Leave Home Without It
I’m showing my age here, but some of you others may remember the 1980s ads, where a couple is on a crowded boardwalk or motorcycling through an Italian village, the camera zooms in, and Karl Malden’s voice tells you they are about to be pickpocketed or someone will drive off with their motorcycle. Just after we see the look of horror on their faces, the camera switches to Karl Malden: “American Express travelers checks. Don’t leave home without them.”
As silly as those ads seem in a day of credit cards and ATMs and Apple pay, I knew how these travelers felt as I pulled off the NJ turnpike into the Walt Whitman service area in Cherry Hill, New Jersey last Sunday morning around 7 am. I had left myself about an hour in wiggle room/travel time, and I needed gas. I pulled in, looked in my handbag to grab my wallet… and it wasn’t there. Not a good feeling. On so many levels. Almost as if I could hear Karl Malden’s ridiculous voice in my ear: “Don’t leave home without it.” [Half an hour later, Scott had wired money to the service area, and I was on the road again.]
This fear, this sinking feeling that we will be stuck, without our resources, helps us understand our deep cultural discomfort with Jesus’s message to his disciples after his own less-than-auspicious visit to his hometown Nazareth. “Leave home without it,” he seems to say. “Take nothing for your journey except a staff… no bread, no bag, no money in your belts, but wear sandals [not shoes] and just one tunic – no outer cloak.” Not just “travel light” – but leave home without it, “it” being whatever might weigh you down, but also whatever might give you some protection, some sustenance, some security.
We think we need our things to get us from one place to the other, because without them, we might not make it. We try to anticipate what might be coming… it might rain, so we pack our raincoats and umbrellas; it might be hot, so we pack our sunscreen and water bottles. We might get hungry… pack snacks; we might get bored… Heaven forbid I should go anywhere without the 4.7 inch piece of metal and plastic that holds my phone, calendar, contacts, photos, maps, and NPR app.
And yet, as I try to leave home in a larger sense these days, going home on the weekends to go through our family’s accumulations over the last almost ten years, I’m reminded of the spiritual wisdom of this, not just for disciples on the move, but for all of us. Three aspects we ignore at our peril:
- The danger of what Pope Francis called “throwaway culture.”
I’m not a fan of the office of the pope, but the recent encyclical on the environment is inspired. Pope Francis calls on people – not just Catholics, but people everywhere – to question the aims of economic growth and enormous inequalities, and to look at our own behaviors and thought patterns. “We fail to see that some are mired in desperate and degrading poverty, with no way out, while others have not the faintest idea what to do with their possessions…” he says. (What to do with the decorative potty trainer our son used twice? I have no clue…)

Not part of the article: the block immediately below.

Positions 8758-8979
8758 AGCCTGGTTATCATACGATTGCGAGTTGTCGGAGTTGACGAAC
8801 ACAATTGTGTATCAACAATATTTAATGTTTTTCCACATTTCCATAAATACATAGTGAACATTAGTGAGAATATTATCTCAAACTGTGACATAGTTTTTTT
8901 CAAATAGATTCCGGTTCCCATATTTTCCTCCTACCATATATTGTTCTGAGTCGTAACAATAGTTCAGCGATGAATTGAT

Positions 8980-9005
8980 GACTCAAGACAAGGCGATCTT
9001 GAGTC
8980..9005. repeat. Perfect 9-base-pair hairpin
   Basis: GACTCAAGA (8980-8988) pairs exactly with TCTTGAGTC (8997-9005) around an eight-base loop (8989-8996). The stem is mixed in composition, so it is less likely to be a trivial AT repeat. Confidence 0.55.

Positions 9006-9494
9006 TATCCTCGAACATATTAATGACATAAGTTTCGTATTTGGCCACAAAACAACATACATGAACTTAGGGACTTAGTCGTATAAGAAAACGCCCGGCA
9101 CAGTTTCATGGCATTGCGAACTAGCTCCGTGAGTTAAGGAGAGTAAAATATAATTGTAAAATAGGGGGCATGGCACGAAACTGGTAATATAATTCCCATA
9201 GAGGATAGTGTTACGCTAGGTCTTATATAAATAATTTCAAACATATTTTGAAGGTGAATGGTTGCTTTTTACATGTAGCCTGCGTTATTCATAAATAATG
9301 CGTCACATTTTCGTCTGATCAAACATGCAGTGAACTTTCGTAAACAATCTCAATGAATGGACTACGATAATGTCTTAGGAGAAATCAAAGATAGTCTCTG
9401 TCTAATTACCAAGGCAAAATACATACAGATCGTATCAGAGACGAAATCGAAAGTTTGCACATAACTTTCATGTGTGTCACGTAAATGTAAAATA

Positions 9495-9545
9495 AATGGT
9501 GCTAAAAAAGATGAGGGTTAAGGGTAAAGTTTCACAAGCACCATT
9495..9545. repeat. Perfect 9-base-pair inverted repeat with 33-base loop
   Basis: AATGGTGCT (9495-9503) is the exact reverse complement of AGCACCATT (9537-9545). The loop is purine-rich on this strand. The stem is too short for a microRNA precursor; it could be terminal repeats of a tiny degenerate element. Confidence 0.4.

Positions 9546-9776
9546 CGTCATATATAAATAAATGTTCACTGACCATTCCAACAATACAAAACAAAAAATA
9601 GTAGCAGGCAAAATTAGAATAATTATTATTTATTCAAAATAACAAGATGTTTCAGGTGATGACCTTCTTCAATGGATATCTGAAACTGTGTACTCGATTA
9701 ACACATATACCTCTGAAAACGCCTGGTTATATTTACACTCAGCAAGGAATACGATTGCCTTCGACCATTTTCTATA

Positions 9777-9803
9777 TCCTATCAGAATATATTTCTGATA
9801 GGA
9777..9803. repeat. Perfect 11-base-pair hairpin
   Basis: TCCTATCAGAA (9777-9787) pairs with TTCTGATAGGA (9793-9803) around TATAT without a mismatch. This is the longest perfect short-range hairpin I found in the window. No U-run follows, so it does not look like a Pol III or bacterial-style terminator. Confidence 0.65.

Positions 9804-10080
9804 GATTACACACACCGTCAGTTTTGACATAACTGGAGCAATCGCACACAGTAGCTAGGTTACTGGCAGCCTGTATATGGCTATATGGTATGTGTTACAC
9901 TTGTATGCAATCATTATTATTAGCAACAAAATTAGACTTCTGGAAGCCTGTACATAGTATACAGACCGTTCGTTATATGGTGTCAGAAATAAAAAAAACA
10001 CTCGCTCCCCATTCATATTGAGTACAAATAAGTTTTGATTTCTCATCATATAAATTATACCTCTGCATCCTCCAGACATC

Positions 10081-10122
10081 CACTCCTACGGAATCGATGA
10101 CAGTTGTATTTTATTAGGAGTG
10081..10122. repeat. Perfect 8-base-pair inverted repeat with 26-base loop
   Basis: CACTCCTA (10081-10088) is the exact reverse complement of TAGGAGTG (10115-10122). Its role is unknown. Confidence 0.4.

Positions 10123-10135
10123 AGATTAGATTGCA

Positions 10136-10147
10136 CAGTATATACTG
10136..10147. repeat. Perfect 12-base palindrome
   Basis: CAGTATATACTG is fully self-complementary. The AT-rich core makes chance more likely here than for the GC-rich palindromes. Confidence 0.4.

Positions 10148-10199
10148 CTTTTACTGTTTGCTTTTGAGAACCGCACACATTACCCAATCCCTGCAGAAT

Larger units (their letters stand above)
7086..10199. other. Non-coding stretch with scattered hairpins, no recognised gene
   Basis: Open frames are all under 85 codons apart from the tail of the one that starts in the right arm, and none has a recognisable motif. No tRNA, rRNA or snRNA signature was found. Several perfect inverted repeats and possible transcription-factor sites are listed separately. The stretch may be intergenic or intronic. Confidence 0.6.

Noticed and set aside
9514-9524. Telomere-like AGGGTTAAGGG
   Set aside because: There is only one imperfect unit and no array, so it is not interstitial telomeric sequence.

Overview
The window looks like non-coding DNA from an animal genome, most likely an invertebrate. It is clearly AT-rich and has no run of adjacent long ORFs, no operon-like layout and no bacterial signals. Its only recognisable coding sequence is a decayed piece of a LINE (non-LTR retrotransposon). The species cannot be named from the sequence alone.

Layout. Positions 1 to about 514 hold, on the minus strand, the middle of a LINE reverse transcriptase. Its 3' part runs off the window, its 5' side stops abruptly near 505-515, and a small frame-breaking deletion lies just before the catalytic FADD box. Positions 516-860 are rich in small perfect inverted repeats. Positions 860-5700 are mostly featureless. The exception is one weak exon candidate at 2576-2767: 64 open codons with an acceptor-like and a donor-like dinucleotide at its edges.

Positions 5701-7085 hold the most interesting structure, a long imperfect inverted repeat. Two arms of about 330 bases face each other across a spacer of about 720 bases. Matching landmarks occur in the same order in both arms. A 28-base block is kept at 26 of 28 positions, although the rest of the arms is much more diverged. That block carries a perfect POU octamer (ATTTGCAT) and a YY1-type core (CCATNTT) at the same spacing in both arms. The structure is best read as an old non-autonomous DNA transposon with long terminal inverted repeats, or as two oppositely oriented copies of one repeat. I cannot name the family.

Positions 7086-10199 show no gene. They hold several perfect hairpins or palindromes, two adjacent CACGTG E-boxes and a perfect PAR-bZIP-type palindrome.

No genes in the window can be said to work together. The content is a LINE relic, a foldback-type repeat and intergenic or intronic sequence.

Jesus’s encouragement to leave home without stuff calls into question the whole idea of stuff in the first place. Is this something I really need? Am I just going to throw it away? Does it contribute to economic inequality? Jesus invites his disciples to a different way of life that looks at things differently. Jesus’s words to his disciples about what to leave at home are very specific, even for Jesus. To the point that I’ve wondered if one of the reasons the disciples were so effective at their ministry was that they didn’t have anything else to distract them.
- The way things define relationships between people and groups, build walls.
In Roman culture, status was really important. It dictated who could speak with whom, where you walked on the street, where and what you could eat. And your things defined your status: your clothes, your shoes, what you carried your money in, how you styled your hair. One of the reasons Jesus’s disciples were able to be effective as they left home was that they stepped out of this way of understanding people according their things. They assumed what would have been considered the dress of the lowest status; and they were therefore not a threat to anyone. No one would be intimidated by them.
They would also have to model different ways of relating to people – not according to their status, but according to being created by God… What would it look like to imagine those around us with different things, without their things?
- Leads to Healing. Leaving home without it all made them remarkably effective at healing – almost more so than Jesus himself.
When we leave home without it, whatever it is that keeps us feeling safe or secure, we can be open to a new way of thinking that becomes healing in so many ways – for our world, for how we relate to each other, for how we see ourselves.
We begin to leave behind our throwaway culture, our tendency to define people by what they have instead of who they are, or even better yet whose they are, our own fear that we won’t have enough, that we’ll be stranded.
You don’t have to become what’s been called a “minimalist” overnight. Think of one thing that you could leave home – just for one day. [Phone, car keys, wallet…]
Something happens when you leave home without it, “it” being whatever keeps you safety, sustenance, security. Here’s what I saw in Cherry Hill, NJ. I had a little bit of a breakdown – not like me. But I didn’t want the guys in the garage to see me. These guys were the nicest, and they didn’t have to be – to this preacher woman stranded in her churchy clothes…
May you leave home without it, and may you discover home wherever you find yourself. Amen.